• Recent Posts

  • Really Simple Syndication

  • Enter your email address to follow this blog and receive notifications of new posts by email.

    Tá scata daoine (241) á leanacht cheana fein

  • Twitter@NatPlat

  • People’s Movement Ireland

  • Archives

  • Posts by Category

  • Blog Stats

    • 37,561 hits

The Irish border problem: a better way

It is now clear that the EU/UK Withdrawal Agreement negotiated mainly by Theresa May was a capitulation to the Transnational Big Business interests in the Confederation of British Industry and other “Remainer” elements who knew that parts of it – in particular the Irish Protocol – would keep the UK entangled indefinitely in the EU and its Court of Justice.

It provides that EU rules regarding State aids and customs that were thought necessary in Northern Ireland to ensure that there was no physical border between North and South could extend to the whole of the UK. This would keep Britain as a whole under the jurisdiction of EU law post-Brexit – the Irish tail continuing to wag the British dog – which is what the “Remainers”, and of course the EU, have always wanted.

An alternative and perfectly reasonable approach for after the UK has left the EU would be for the UK Parliament to pass a new law requiring all exports continuing to the EU to meet all EU requirements on pain of criminal sanctions. As only about 6% of UK business firms are involved in exports to the EU, the other 94% could be exempted from EU laws without that having any adverse effect on the EU.

After all, the previous need for EU/UK border checks was removed when the EU’s Single European Act came into force, which was only possible because the House of Commons had passed the European Communities (Amendment) Act 1986 to approve that treaty.

If the existing UK law provides a sufficient guarantee to the Irish and EU authorities that there is no need to check imports from the UK at the North-South Border, as it does, then there seems no good reason why a new UK law could not also provide such a guarantee.

This proposal was advanced by a high-powered group including former senior British Commission official Jonathan Faull in an August 2019 paper entitled “An Offer the UK and the EU cannot refuse“.

Unfortunately both did refuse it. Tuilleadh

UK “Breakin’ the Law”?

The hysteria over the British Government’s statement that the will of the Westminster Parliament will override EU law in the UK post-Brexit reflects the dismay of “Remainer” interests that this prospect would disappear in the event of “No Deal” on a trade agreement.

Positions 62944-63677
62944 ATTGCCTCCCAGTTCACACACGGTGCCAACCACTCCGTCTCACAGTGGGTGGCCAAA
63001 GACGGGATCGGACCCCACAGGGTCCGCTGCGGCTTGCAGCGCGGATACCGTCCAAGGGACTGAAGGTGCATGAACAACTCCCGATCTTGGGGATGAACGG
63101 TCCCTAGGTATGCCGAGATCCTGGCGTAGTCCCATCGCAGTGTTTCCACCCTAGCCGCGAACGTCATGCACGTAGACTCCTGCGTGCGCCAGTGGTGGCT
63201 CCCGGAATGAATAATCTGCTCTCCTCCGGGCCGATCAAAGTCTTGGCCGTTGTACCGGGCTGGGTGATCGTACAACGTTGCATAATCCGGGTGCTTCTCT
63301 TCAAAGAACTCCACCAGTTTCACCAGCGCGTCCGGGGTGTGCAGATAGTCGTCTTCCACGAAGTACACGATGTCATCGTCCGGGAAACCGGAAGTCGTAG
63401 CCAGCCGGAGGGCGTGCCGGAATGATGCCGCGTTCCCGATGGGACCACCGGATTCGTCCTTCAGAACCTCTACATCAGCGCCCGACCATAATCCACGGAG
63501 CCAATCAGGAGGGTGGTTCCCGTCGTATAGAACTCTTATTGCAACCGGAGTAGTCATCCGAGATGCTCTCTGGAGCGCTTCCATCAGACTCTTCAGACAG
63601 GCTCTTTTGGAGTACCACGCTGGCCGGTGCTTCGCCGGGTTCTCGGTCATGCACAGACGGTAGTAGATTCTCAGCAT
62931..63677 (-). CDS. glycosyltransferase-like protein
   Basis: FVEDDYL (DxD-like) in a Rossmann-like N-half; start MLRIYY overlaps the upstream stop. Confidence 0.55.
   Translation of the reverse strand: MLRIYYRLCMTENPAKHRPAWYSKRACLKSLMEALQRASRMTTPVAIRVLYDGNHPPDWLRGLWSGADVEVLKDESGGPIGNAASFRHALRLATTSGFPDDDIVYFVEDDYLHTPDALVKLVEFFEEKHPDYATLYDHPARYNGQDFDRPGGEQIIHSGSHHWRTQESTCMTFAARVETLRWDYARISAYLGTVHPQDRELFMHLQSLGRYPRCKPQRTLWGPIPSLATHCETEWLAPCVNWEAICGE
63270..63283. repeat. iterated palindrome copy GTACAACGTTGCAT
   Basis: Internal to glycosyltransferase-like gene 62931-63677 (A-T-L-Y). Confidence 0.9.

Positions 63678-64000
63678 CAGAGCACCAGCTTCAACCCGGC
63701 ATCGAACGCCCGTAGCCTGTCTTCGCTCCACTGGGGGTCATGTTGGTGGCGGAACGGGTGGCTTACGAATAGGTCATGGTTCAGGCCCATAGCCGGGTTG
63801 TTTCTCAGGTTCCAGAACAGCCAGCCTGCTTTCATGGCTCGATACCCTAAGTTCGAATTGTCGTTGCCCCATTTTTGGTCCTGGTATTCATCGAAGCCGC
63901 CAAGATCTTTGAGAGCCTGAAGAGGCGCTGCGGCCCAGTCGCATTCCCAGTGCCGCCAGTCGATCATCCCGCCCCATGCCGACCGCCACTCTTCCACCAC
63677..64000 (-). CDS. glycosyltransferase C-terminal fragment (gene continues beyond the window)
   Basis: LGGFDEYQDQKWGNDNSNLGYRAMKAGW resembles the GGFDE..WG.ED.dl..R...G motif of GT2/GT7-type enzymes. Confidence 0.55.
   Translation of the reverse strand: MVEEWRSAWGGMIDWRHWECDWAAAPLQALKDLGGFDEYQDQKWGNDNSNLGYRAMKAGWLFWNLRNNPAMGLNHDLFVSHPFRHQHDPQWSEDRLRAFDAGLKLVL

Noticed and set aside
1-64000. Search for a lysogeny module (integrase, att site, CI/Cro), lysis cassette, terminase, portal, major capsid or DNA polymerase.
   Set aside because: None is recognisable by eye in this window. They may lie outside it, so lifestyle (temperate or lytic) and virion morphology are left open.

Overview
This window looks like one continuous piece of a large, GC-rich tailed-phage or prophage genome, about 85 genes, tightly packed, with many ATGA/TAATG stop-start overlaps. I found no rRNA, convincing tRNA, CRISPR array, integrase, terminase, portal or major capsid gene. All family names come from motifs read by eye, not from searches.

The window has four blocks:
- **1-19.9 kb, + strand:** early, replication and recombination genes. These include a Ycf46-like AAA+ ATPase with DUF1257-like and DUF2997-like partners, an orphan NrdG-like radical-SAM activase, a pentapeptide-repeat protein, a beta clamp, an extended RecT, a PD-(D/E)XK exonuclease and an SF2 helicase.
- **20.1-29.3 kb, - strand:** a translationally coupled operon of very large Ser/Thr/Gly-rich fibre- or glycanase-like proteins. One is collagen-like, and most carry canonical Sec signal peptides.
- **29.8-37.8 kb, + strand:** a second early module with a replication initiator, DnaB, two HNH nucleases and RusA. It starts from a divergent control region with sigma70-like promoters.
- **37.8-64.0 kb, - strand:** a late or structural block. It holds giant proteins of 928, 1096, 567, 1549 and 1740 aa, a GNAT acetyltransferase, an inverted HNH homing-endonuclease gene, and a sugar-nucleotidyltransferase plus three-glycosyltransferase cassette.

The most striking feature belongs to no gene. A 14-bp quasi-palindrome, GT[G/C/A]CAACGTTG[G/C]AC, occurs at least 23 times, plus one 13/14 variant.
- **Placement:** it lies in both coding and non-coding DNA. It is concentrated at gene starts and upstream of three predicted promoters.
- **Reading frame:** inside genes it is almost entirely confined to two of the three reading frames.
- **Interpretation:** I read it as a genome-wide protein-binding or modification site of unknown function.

The EU/UK Withdrawal Agreement and its Northern Ireland Protocol were drawn up by Boris Johnson’s predecessor Theresa May under pressure from the euro-unionists of the Confederation of British Industry (CBI) and other “Remainers”.

It provides that EU rules regarding State aids and customs that were thought necessary in Northern Ireland to ensure that there was no physical border between North and South should extend to the whole of the UK.

This would keep Britain as a whole under the jurisdiction of EU law post-Brexit – the Irish tail continuing to wag the British dog – which is what the “Remainers”, and of course the EU, have always wanted.

It is legal ABC that the unwritten Constitution of the UK is that the Crown in Parliament is sovereign and can therefore pass legislation that is in breach of any external treaty, and there are many precedents for that.

The international law of treaties governs relations between sovereign States. The EU does not claim to be a State, but an arrangement between States, so that any treaty with it does not have the status of a normal inter-State treaty.

Tuilleadh

The EU/UK Withdrawal Agreement is NOT a Treaty between States

The Vienna Convention on the Law of Treaties defines treaties as agreements between states. But the EU is not a state, it is an international organisation. So, the Withdrawal Agreement does not have the status of a treaty. The EU is not a party to the Vienna Convention, so it can hardly invoke its provisions.

https://legal.un.org/ilc/texts/instruments/english/conventions/1_1_1969.pdf

(See House of Commons Library, Could the Withdrawal Agreement be
terminated under international law? 19 March 2019.)

It is legitimate to terminate a treaty if the terms of the treaty become injurious to a state: Tuilleadh

Molann %d blagálaí é seo: